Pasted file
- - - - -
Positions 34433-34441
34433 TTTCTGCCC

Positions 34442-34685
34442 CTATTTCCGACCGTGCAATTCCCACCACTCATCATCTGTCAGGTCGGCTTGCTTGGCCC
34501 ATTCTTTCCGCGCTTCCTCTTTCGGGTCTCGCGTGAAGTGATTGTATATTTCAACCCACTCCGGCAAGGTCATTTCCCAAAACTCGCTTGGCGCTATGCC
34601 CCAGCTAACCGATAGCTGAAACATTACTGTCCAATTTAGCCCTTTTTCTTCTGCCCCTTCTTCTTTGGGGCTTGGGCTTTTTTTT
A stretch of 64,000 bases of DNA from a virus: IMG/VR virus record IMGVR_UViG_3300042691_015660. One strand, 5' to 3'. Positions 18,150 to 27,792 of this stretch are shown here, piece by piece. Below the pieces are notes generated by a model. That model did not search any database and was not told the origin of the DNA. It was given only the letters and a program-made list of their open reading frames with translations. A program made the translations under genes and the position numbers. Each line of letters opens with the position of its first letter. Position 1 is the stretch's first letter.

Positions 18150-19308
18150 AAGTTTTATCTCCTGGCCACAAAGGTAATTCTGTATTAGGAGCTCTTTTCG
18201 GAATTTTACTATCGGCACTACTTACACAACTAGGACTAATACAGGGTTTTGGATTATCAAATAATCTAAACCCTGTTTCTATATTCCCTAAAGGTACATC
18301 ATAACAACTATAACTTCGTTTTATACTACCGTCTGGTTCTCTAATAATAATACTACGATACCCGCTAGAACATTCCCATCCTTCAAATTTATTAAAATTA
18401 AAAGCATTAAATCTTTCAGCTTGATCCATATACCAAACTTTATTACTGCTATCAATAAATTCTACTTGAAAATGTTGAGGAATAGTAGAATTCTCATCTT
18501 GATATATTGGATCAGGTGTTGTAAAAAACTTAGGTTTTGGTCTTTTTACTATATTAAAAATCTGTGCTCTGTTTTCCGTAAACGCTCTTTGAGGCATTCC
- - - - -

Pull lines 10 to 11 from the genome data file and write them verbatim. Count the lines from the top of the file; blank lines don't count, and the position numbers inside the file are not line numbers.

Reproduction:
18201 GAATTTTACTATCGGCACTACTTACACAACTAGGACTAATACAGGGTTTTGGATTATCAAATAATCTAAACCCTGTTTCTATATTCCCTAAAGGTACATC
18301 ATAACAACTATAACTTCGTTTTATACTACCGTCTGGTTCTCTAATAATAATACTACGATACCCGCTAGAACATTCCCATCCTTCAAATTTATTAAAATTA